Thus, the outline of the theoretical framework as laid down in Part II is as follows. There are three overlapping spheres of nature conceptualization in modernity: the sphere of science and technology, the sphere of the Arcadian tradition, and the sphere of the lifeworld. In the interaction between science and technology and the lifeworld, concepts of science are appropriated to the lifeworld — but the primary practice of these concepts is situated outside of the lifeworld in the 'province' of scientific research. Interaction takes also place between the Arcadian tradition and the lifeworld, but this is of a different character. The idealized images of nature are mostly created outside of the lifeworld by small groups of nature lovers and artists. However, the primary practice of materially 'realizing' these images is situated within the lifeworld. In the interaction between the Arcadian nature representations and the lifeworld, therefore, the lifeworld practices of enjoyment of and care for nature are, in the end, decisive. Rationalization of the lifeworld is a crucial condition for the democratic direction of nature management. This kind of rationalization encompasses both the appropriation of instrumental scientific knowledge and the articulation of sensibility to the moral and aesthetic meanings of nature.
In the third part of this book, the theoretical framework is applied to two case studies of nature conservation in the Netherlands. The first case study deals with the development of the nature conservation movement and nature conservation policy in the twentieth century. It is clear that the Dutch nature conservation movement has its roots in the Arcadian tradition. The appreciation of nature aesthetics (in Dutch 'natuurschoon'), linked to practices of nature recreation, occupies a central place in nature conservation texts of the first half of the twentieth century. However, the concept of nature aesthetics is much broader than only visual attraction: it encompasses also features such as rarity, unspoilt character, and cultural history. Hence, I speak of 'inclusive' aesthetics. From 1940 onwards, however, the concept of aesthetics loses its prominent place in nature conservation documents. After 1970, a new term comes to the fore: ecological values. In fact, this term refers to two kinds of values: instrumental values based upon the 'life support functions' of nature, and intrinsic values. In this context, the term intrinsic value refers, however, only to the moral values of nature, and not to other non-instrumental values, such as aesthetics or cultural history. Notwithstanding this shift in conservation arguments, inclusive aesthetic values continue to play a pivotal role in practical nature management. The institutionalization of nature conservation was possible because of the strong social support of the Dutch public. Non-instrumental, moral and aesthetic values are prominent among Dutch citizens. Aesthetic values in particular are closely related to lifeworld experiences of nature recreation. Although it is hard to establish the exact influence of the lifeworld, there exists a plausible link between the continuing Arcadian character of nature conservation in the Netherlands and nature as it is experienced in the lifeworld of citizens. This is in line with the idea of primary practice in the theoretical framework.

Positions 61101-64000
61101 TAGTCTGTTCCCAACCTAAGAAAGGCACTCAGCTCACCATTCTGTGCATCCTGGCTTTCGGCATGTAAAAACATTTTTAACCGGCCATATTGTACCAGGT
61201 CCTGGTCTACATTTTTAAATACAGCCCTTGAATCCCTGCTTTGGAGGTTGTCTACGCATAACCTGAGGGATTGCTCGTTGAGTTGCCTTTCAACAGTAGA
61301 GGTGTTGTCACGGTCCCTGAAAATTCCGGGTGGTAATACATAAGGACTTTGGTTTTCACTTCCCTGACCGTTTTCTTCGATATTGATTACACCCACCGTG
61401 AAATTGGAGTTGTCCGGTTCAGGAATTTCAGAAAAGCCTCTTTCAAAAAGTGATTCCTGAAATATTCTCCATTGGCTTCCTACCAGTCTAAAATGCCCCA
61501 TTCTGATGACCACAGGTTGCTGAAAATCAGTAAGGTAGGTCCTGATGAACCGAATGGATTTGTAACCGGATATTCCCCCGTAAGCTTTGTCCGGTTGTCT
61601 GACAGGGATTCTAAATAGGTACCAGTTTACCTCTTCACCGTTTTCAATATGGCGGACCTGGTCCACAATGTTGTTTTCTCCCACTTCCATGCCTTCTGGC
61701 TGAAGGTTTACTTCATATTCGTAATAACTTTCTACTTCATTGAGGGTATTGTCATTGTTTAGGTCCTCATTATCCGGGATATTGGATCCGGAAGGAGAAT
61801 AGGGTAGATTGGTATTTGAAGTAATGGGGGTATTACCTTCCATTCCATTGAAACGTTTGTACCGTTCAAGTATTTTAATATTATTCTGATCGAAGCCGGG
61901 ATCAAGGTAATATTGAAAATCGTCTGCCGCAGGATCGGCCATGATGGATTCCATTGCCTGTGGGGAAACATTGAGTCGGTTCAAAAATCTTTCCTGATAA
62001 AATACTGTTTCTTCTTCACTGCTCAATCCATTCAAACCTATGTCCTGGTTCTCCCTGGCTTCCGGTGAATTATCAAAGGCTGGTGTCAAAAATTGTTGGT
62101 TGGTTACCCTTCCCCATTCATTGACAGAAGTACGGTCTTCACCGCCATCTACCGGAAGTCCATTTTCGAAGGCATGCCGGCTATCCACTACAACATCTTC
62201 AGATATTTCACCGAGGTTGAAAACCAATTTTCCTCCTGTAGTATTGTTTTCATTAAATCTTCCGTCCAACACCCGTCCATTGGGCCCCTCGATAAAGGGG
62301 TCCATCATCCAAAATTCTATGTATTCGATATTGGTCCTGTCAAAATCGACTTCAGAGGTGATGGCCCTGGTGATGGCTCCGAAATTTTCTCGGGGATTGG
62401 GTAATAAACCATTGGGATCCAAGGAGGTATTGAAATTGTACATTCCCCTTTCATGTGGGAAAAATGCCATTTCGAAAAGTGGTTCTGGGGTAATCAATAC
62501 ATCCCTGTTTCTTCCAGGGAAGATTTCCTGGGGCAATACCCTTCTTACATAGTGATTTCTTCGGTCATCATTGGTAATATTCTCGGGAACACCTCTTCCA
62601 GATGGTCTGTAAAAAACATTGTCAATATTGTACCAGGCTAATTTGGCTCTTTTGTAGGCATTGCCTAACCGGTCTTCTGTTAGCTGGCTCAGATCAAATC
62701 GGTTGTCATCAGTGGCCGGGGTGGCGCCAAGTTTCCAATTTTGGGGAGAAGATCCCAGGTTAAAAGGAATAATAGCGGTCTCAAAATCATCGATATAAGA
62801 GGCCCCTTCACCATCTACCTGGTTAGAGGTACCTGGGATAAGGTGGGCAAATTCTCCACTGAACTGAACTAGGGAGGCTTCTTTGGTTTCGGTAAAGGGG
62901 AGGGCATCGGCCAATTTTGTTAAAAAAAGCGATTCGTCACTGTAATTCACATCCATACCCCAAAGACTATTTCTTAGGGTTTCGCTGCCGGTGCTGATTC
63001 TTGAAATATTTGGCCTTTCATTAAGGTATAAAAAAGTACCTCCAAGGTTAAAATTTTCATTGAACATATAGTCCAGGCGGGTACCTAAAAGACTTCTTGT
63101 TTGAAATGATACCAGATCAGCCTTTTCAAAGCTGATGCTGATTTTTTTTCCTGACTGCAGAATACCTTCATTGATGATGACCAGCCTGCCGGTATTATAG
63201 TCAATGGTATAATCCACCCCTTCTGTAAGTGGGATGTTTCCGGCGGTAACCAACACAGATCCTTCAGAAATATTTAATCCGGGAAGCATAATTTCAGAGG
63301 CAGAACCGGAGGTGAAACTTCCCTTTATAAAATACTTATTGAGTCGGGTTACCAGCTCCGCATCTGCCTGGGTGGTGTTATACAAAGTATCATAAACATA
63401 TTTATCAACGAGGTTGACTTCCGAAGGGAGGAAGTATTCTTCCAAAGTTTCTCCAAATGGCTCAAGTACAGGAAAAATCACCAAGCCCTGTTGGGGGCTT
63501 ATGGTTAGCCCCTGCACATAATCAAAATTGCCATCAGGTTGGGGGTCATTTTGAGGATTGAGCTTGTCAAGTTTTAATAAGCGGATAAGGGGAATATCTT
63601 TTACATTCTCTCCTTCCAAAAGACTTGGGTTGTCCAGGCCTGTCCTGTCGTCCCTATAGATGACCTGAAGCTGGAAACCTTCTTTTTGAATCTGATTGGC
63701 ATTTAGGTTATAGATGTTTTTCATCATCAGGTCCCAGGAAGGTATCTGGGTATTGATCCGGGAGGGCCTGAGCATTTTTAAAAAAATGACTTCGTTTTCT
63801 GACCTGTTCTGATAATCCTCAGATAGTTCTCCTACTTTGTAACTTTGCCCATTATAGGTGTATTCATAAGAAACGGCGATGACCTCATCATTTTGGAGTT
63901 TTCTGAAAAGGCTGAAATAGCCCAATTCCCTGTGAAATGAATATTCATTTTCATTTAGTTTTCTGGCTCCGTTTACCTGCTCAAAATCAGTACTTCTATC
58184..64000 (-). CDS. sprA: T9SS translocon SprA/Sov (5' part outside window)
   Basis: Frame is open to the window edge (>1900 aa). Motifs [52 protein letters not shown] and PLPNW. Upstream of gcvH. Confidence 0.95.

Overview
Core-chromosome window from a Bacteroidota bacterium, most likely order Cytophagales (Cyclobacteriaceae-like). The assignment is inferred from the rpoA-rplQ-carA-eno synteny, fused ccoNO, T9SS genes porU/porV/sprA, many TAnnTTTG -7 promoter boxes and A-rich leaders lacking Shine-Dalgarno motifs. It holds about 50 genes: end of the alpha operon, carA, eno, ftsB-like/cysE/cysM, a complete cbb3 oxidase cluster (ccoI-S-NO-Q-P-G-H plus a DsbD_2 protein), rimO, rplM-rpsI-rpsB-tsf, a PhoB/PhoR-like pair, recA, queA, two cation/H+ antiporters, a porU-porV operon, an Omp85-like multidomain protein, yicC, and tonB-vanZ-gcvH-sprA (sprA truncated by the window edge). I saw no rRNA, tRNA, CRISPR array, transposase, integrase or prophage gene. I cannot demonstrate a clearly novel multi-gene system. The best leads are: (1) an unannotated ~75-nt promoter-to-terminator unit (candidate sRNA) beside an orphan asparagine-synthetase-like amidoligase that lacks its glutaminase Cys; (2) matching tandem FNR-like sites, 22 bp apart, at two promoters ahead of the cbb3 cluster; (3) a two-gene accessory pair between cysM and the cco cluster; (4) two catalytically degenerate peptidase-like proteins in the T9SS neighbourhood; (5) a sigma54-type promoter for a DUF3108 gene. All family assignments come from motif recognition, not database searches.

The second case study concerns the biodiversity debate. Notwithstanding the differences between the Arcadian approach and the resource approach are distinct, both approaches are often intricately linked, in the lifeworld as well as in nature conservation policy. The biodiversity debate is a case in point. Within this debate, both internationally and in the Netherlands, there is an important, perhaps even dominant, strand that conceives nature in terms of evolutionary genetics and whose arguments for nature conservation are based mainly on the economic importance of genetic diversity. Following the terms set out in the theoretical framework, the tradition of science and technology moves to a central position in the thinking about nature conservation. This strand of argumentation is disputed, however. On the one hand, attention to the economic utilization of nature can contribute to a more realistic approach of nature, which demystifies the symbolic ideal type of wilderness and leaves more room for combining nature conservation and socio-economic development. On the other hand, the scientific foundation of the resource arguments is often poor, and it easily becomes a pseudo-scientific cover-up for other, Arcadian motives. In international forums as well as in the Netherlands, this way of biodiversity argumentation appears to end up in technocratization rather than reflexive modernization of the biodiversity debate. I suggest that for a more rational debate on biodiversity to take place — in the sense of the theoretical framework — a broad view of biodiversity is more appropriate. According to this view, the modern scientific concepts of biology can inspire, augment, or modify Arcadian nature concepts, but not replace them.
In the epilogue, I draw up the balance of this book. In addition to summarizing the main conclusions of the three parts, I discuss the question whether nature conservation is a socially engaged movement or, instead, a manifestation of modern hedonism. I suggest that establishing a clear link between our longing for nature and social harmony, on one hand, and our decisions on production and consumption in their global consequences, on the other, would be an important requirement for nature conservation as a socially engaged movement. In other words, we should try to overcome the Romantic divide between 'real nature' as an ideal state beyond modern society, and real nature as something we live in and use.
|Qualification||Doctor of Philosophy|
|Award date||8 May 2002|
|Place of Publication||S.l.|
|Publication status||Published - 2002|
- nature conservation
- nature and environmental education